His Iowa ground game is considered best among the GOP. While there is a range of opinion on Trump’s infrastructure, some question about Carson’s and Rubio’s team is mostly invisible, everyone agrees Cruz is ready for caucus day.
If the vote were today, Cruz would win. The only question is the margin. He’s doing surprisingly well in New Hampshire. A normal post-Iowa bump could give him a shot at winning there. At a minimum he’d finish in the top 3.
Do well enough there, especially if Trump and Rubio stumble, and Cruz could become a huge favorite with a win in South Carolina (where he’s within 10 points of Trump and ahead of Rubio in recent polling).
As of today, Ted Cruz is a strong favorite in Iowa and the most likely (though he has a ton of work left) nominee. However, presidential politics is an expectation game, and his are now sky high.
A month ago, I argued Cruz needed to finish third in Iowa and should be happy with a close second to Trump. He just needed to avoid losing to Rubio or having Carson win. Anything else was a good starting point.
Not now. After you hit 40% in a decently respected poll and get the best endorsements, third or even a close second doesn’t cut it. Now he needs to win.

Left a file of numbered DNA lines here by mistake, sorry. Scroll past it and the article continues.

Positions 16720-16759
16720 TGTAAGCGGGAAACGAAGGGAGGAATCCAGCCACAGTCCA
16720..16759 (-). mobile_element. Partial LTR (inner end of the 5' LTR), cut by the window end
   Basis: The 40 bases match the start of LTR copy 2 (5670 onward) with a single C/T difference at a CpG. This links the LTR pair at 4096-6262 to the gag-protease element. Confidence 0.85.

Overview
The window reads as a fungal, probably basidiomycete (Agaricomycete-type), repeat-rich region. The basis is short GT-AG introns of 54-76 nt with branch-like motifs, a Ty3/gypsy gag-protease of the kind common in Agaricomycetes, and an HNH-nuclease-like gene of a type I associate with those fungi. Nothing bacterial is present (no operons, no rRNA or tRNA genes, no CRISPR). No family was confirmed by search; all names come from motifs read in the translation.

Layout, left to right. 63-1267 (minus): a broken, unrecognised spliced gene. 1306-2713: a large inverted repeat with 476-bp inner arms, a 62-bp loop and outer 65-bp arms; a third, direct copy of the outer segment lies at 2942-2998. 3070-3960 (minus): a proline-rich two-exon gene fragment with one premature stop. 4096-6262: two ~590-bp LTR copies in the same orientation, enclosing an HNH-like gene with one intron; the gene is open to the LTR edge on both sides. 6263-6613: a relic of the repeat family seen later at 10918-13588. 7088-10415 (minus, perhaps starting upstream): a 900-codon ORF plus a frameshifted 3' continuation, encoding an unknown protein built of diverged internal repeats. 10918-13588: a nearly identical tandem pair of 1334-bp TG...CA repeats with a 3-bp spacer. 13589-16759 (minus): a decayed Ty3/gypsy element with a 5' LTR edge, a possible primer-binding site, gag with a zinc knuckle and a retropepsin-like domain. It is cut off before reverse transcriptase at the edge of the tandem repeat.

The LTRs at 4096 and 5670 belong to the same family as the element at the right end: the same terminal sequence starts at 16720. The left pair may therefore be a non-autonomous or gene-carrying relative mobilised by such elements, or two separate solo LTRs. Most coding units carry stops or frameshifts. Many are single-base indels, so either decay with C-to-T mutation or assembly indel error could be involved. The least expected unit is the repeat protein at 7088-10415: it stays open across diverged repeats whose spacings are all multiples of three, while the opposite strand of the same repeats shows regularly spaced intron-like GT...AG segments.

If Trump beats him, Cruz failed in his best opportunity. It only gets tougher from there. If Rubio somehow finishes ahead of him, game over. While Iowa isn’t a bad place for Marco, it favors Ted. Like with Trump, if he can’t take him there it’s only worse later.
If Carson wins, it’s an enormous comeback, on the order of Dick Gephardt in 1988 (Dem side). After leading a couple months earlier, Gephardt, a Missouri congressman who had moved to Iowa for the campaign, slipped to 6% in a mid-December poll.
On the back of the “$48,000 Hyundai” ad (highlighting the tariffs South Korea placed on American cars) Gephardt recovered and won. In doing so, Senator Paul Simon was a casualty, leaving Michael Dukakis in great shape.
Cruz has picked up most of his recent support from Carson. If you add their totals together, the total is only marginally higher than in October. It’s the distribution that’s different.
Carson is showing no signs of recovery. His numbers are continuing to trend down. Nobody seemed too impressed with his last debate and he cancelled his trip for next week to Israel and Africa.
It’s unlikely he pulls a Gephardt, but if he does, it’s at Ted’s expense. There is only so much combined support for the two. Cruz would finish third at best. Unlike now, when he has all the momentum in the world, he would find himself fading just as the voting is happening.
So he has to win, or at absolute worst lose to Trump by the couple of votes that separated Santorum and Mitt Romney in 2012. Really he needs to win. Who can stop him?